Ever wondered what factors determine whether to repair or write off a vehicle that's been damaged in an accident?
Different insurers manage the process in different ways, but there are standard laws that govern the whole process, as set out by the Ombudsman for Short-Term Insurance. Insurers have different internal processes that they follow, but they should adhere to the guidelines set out by the ombudsman.
The following factors determine whether a car should be written off or repaired in case of an accident:
To determine whether the car is repairable or a write off, the first step in the process is having the car assessed to find out the degree of the damage and the costs of the damage.
The overriding reason that leads to a write off is if the car has been declared uneconomical to repair as the estimated damage has exceeded maximum repair threshold.
The damage assessment on the car determines if the damages to the vehicle have reached the threshold amount, which is the maximum amount a car can be repaired for. The threshold amount varies from car to car, according to the value covered and the damage incurred.
Head of MiWay Blink, Keletso Mpisane explains, “To get the threshold amount, we look at the current value of the car without the damages and then we look at what is called the ‘salvage amount’, which is the value of the car with the damages incurred. So, when we take the current value of the car and deduct the salvage amount to get the threshold amount of the car”.
“For example, if the current value of the car is R100,000 and then after the assessment we find that the damages on the car are for R70,000 and the salvage amount is, let’s say, R50,000 for example, the car would be deemed a write off,” she explains.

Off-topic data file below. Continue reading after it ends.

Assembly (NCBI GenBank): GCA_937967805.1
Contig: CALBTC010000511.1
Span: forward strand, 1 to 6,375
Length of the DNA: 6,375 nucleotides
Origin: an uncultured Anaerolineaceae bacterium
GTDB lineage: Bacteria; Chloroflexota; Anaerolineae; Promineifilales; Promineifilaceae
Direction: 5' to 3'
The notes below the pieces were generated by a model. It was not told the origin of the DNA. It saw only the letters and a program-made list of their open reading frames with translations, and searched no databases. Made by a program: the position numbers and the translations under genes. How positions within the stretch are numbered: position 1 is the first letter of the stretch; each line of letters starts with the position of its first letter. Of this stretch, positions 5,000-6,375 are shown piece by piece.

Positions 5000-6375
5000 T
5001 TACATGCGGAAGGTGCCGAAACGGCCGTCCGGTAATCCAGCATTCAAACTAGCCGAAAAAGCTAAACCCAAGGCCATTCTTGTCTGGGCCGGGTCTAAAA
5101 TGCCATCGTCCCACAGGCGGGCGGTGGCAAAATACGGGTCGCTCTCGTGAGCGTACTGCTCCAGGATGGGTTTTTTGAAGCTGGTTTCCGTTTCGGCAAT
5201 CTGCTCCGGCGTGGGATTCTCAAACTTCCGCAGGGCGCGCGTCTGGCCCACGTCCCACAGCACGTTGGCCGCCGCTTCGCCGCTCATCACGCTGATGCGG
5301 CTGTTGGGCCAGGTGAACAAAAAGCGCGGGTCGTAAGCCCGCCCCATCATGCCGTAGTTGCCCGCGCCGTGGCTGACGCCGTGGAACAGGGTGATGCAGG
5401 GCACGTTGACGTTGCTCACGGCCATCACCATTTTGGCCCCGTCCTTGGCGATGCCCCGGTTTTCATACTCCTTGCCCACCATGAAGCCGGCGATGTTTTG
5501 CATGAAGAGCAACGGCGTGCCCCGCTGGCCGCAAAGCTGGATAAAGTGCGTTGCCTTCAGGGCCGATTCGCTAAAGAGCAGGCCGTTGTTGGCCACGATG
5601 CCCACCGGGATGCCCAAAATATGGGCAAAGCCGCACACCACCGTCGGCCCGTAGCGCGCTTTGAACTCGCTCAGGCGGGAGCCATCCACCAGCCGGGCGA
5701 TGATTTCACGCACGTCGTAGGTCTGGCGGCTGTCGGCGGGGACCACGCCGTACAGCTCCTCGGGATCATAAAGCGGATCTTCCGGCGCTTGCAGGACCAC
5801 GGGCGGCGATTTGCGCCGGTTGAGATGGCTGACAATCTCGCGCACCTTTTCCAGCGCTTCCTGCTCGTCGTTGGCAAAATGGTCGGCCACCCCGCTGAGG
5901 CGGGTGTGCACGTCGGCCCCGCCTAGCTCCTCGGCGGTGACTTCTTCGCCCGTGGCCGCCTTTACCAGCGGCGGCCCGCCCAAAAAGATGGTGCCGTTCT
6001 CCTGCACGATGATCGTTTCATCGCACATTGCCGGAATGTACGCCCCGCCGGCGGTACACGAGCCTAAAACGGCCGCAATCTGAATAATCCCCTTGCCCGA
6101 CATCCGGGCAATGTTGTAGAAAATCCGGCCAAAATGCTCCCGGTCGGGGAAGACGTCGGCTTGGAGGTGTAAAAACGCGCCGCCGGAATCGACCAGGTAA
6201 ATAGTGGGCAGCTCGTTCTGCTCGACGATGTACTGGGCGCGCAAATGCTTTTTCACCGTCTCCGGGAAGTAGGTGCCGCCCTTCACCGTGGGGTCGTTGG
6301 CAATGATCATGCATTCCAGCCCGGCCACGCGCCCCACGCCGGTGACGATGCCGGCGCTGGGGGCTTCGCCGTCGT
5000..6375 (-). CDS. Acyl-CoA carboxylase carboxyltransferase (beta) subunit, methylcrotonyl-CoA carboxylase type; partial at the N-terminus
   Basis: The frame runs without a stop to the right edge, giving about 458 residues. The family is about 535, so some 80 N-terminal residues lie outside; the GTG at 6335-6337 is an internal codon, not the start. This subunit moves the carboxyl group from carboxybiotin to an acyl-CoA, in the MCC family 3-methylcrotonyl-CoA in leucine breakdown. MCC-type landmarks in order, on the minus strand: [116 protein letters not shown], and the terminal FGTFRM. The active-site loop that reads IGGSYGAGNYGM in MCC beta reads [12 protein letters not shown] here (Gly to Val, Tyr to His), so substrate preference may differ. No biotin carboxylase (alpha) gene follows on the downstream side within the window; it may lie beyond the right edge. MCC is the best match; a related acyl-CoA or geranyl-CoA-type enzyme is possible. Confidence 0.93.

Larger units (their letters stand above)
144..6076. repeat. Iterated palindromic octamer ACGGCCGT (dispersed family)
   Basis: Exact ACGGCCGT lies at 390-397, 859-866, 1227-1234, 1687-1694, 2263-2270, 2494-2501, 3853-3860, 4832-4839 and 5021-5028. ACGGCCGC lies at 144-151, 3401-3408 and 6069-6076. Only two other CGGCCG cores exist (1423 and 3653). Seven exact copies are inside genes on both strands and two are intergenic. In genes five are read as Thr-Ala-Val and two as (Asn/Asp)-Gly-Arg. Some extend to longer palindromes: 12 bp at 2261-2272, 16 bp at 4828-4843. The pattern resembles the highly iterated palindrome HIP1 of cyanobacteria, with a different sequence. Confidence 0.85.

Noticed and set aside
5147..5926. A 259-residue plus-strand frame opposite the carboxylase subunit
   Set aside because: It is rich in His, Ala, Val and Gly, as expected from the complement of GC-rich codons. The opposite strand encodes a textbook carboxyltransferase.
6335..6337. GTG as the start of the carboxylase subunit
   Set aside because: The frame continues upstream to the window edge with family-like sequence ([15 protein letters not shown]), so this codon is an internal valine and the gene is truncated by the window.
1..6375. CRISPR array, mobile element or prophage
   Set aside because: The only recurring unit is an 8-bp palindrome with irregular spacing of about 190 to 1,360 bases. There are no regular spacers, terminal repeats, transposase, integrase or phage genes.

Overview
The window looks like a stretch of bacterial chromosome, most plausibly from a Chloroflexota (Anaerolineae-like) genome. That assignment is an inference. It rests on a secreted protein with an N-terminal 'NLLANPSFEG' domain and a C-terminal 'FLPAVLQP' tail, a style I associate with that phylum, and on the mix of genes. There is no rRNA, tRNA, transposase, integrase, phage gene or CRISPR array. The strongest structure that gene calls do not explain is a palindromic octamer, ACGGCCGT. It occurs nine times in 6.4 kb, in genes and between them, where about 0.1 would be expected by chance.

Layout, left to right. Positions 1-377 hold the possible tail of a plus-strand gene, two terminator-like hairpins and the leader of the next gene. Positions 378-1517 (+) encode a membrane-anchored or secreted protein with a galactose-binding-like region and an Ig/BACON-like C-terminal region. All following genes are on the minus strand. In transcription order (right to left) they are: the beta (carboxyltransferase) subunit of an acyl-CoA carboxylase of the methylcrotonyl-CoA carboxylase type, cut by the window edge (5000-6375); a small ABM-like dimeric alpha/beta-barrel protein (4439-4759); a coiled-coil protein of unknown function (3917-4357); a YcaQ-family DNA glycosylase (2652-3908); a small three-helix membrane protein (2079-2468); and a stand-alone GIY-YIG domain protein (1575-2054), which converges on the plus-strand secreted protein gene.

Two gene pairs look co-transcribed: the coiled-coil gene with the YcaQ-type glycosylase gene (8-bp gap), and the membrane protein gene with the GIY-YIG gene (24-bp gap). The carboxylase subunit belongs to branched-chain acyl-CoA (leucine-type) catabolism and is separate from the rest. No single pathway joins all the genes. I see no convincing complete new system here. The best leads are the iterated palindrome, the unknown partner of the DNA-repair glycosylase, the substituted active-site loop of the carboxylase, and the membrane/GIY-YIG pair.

Each vehicle model has a specific salvage amount, or salvage value. The salvage amount of your vehicle is the value that would be received if the insurer sold it to a scrap yard for its parts and frame.
Insurers reserve the right to repair or not
Insurers reserve the right to either recover or write off the vehicle following an assessment.
“We are a financial institution so our first option would be to settle with the bank if the car is still financed or the owner if it’s not financed,” says Mpisane.
Availability of repair parts and the car model
The time it would take to repair the car and the likely inconvenience it would cause both the customer and the insurer is taken into consideration. The availability of the parts needed to repair the vehicle is also considered and impacted by the model and age of the car. These factors all impact the threshold amount. It’s common for certain parts to be sourced internationally to repair cars. This influences the overall write-off versus recovery consideration.
Geopolitical tensions and pandemics can place constraints on the shipping industry, creating supply and demand pressures. Should an insurer have to repair a car using parts from affected regions, it could mean a rise in costs.
Write off has 3 codes that lead the process:
- Code 2- Write offs don’t mean that the car can’t be repaired, but rather that it would be uneconomical to repair and the insurer will not be taking the risk to repair.
- Code 3– There is major structural or unseen damage to the car, and it cannot be repaired back to a safe, roadworthy state. The insurer will not take the risk by attempting to repair this car.
- Code 4- The car has to be permanently demolished.